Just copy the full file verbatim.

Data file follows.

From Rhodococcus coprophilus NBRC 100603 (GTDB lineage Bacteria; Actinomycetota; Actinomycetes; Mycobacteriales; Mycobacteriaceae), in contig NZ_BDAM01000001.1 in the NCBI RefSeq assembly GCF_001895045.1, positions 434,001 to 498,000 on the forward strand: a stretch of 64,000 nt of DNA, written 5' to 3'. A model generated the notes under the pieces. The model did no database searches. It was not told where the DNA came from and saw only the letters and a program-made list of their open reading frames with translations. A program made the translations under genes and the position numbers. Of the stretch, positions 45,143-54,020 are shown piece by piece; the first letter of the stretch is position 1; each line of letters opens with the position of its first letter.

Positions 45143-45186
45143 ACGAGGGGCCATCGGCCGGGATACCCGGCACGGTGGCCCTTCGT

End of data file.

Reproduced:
From Rhodococcus coprophilus NBRC 100603 (GTDB lineage Bacteria; Actinomycetota; Actinomycetes; Mycobacteriales; Mycobacteriaceae), in contig NZ_BDAM01000001.1 in the NCBI RefSeq assembly GCF_001895045.1, positions 434,001 to 498,000 on the forward strand: a stretch of 64,000 nt of DNA, written 5' to 3'. A model generated the notes under the pieces. The model did no database searches. It was not told where the DNA came from and saw only the letters and a program-made list of their open reading frames with translations. A program made the translations under genes and the position numbers. Of the stretch, positions 45,143-54,020 are shown piece by piece; the first letter of the stretch is position 1; each line of letters opens with the position of its first letter.

Positions 45143-45186
45143 ACGAGGGGCCATCGGCCGGGATACCCGGCACGGTGGCCCTTCGT